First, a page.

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WHAT’S NEW?


WEMS PROVIDES ARCHAEOLOGY MUSEUM WITH WIRELESS CONTROL


SOLUTION A London-based museum housing collections of Egyptian and Sundanese archaeology, is benefiting from the introduction of WEMS wireless building control technology.


Located at University College London (UCL), the Petrie Museum, which hosts an estimated 80,000 objects that illustrate life in the Nile Valley from pre-history right through to the Islamic period, had to think carefully about providing the right atmosphere to ensure preservation for future generations.


As a result, the museum recently opted to invest in two new air handling units (AHUs) with heat recovery thermal wheels, as well as a new chiller for CHW (chilled water) supply. Linked to this investment was the requirement for a BMS upgrade to control the new equipment efficiently, while maintaining the correct temperatures and humidity levels imperative to the museum’s environment.


Kendra Energy Solutions was tasked with the upgrade and explored the option of using WEMS wireless sensors, as the company was unable to install conventional hard-wired thermistor-type sensors due to the sensitive nature of the items in the museum.


The solution


With previous experience of WEMS wireless equipment, Kendra had the confidence that the technology would be sufficiently resilient and accurate within a challenging operating environment, where the signal must penetrate the building and walls from the rooftop down to the individual rooms.


Wireless temperature and humidity space monitoring sensors were quickly and easily installed in each of the rooms with minimal disruption to the museum, enabling the BMS to control the temperature and humidity effectively in the different zones. A wireless WEMS BACnet Gateway was located in the control panel on the


18 | TOMORROW’S FM


rooftop. Commissioning and testing were completed within a matter of hours; the sensors were instantly detected by the WEMS BACnet Gateway, so it was just a matter of testing the signal.


Commissioning and testing were completed within a matter of hours; the sensors were instantly detected by the WEMS BACnet Gateway, so it was just a matter of testing the signal.


In addition to providing critical temperature and humidity readings, the battery voltage value is imported into the BMS as a BACnet object so that the head end will generate an alarm when the batteries are nearing the end of their useful life, typically three to five years. This functionality ensures that climate control with the space is always maintained. As aesthetics are of paramount importance to the museum, the discrete design and flexibility of the sensors is hugely beneficial.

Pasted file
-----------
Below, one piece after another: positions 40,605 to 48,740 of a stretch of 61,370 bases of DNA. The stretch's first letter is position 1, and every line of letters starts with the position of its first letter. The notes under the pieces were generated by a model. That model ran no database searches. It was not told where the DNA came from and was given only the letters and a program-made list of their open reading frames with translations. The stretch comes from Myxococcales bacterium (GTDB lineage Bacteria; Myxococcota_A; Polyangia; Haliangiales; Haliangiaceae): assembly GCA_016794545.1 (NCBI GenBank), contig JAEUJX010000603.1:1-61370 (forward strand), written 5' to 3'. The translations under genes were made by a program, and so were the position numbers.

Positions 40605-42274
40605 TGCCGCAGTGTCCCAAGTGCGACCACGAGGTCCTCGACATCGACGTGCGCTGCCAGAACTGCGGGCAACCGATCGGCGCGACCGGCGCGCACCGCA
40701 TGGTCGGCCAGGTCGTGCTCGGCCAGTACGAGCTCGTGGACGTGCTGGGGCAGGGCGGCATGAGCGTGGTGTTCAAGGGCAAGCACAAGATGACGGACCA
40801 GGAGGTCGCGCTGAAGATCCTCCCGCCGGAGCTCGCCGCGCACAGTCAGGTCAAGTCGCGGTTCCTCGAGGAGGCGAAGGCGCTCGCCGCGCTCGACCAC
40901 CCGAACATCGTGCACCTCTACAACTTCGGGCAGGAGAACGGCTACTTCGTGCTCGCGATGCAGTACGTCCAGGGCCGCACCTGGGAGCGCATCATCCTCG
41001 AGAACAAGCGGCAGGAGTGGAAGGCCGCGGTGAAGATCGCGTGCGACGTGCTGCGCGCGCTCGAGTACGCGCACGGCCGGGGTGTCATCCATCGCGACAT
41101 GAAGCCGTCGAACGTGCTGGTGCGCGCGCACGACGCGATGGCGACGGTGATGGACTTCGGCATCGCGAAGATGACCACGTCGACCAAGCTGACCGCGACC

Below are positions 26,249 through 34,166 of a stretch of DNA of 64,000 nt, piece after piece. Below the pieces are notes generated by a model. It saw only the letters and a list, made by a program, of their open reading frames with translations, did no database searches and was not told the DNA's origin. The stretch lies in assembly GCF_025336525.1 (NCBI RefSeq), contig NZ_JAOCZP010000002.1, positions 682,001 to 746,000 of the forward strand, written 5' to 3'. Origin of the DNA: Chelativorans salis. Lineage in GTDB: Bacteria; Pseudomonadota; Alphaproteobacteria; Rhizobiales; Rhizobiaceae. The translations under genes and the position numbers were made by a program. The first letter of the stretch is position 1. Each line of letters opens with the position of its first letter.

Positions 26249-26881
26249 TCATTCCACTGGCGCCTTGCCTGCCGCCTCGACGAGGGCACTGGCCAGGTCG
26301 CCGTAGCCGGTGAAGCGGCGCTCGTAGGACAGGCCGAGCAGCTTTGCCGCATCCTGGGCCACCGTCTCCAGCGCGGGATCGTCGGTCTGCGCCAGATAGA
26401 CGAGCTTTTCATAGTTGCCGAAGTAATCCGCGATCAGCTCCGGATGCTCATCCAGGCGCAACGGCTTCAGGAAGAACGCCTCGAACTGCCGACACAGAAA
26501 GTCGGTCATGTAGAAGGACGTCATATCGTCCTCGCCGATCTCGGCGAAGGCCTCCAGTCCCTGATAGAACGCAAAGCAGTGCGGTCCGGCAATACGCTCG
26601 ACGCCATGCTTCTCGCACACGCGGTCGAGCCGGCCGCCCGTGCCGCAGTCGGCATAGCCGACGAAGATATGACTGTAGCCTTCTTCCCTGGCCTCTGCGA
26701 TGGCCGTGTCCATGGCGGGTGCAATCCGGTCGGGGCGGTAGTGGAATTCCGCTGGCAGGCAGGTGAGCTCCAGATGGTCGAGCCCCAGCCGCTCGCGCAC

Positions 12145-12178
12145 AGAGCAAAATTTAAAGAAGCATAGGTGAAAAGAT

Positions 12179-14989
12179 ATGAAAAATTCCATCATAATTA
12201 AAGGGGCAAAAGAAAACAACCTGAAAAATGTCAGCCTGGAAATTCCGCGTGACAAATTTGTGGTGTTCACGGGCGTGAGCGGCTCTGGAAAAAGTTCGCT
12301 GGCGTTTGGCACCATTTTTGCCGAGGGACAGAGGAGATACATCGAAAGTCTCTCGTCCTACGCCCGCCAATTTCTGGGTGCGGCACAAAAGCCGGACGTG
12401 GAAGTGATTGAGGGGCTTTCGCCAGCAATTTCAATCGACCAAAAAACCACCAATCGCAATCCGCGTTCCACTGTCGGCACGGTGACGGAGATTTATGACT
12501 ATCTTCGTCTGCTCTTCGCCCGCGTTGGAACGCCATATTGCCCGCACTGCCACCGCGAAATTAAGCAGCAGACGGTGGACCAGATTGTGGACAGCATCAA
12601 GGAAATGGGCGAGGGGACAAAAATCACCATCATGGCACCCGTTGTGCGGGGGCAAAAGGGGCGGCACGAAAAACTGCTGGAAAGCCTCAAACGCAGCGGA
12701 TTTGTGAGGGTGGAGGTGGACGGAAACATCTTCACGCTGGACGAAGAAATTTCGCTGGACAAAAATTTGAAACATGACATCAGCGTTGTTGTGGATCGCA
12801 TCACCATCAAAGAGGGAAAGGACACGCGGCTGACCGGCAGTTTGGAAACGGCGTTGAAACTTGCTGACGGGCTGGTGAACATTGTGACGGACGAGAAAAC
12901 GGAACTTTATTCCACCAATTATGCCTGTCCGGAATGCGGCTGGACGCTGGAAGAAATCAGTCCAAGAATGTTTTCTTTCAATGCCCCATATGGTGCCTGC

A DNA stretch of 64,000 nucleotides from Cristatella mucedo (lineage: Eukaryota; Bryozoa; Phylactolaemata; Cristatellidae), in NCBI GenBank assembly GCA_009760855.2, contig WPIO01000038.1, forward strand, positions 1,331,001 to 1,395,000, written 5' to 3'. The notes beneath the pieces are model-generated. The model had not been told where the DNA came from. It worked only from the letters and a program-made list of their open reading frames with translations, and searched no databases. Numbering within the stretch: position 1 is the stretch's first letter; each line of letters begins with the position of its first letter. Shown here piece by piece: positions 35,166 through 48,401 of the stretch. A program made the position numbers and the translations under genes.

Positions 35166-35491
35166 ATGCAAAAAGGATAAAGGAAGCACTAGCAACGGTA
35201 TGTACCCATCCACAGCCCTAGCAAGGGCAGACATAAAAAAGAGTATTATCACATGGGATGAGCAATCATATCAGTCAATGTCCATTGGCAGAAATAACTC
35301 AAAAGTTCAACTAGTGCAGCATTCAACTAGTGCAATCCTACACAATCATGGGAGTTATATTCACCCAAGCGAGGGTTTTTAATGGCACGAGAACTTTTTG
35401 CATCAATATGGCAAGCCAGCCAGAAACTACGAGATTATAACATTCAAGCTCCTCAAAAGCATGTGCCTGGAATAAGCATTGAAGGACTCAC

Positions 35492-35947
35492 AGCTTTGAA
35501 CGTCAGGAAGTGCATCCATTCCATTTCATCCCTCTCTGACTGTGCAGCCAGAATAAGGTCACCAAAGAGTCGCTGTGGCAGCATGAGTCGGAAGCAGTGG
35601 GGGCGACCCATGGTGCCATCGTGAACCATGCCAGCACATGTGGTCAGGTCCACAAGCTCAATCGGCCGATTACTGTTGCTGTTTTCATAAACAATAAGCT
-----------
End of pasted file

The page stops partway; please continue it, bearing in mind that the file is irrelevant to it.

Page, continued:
The result


With the system now installed for several weeks, the sensors have been


logging accurately and robustly with stable and consistent readings that have been validated by a reference probe. This set up is allowing control of the space conditions to within ±0.5°C of the desired set-point, which is well inside the required levels for a building of this type.


Importantly, the Kendra engineering team has created a graphic pop-up window on the BMS that allows the user to view more detail of each WEMS wireless space sensor, so an instant picture of an area can be easily generated.


Ultimately, using the WEMS BACnet Gateway with wireless sensors has provided an easy-to-install solution for the Petrie Museum. The WEMS- based solution put forward by Kendra neatly side-stepped a problem that often arises when upgrading a BMS to legislate for the installation of new plant or equipment, namely the need for traditional hard wiring, which in the case of a building such as a museum is neither a realistic nor cost-effective option.


www.wems.co.uk twitter.com/TomorrowsFM


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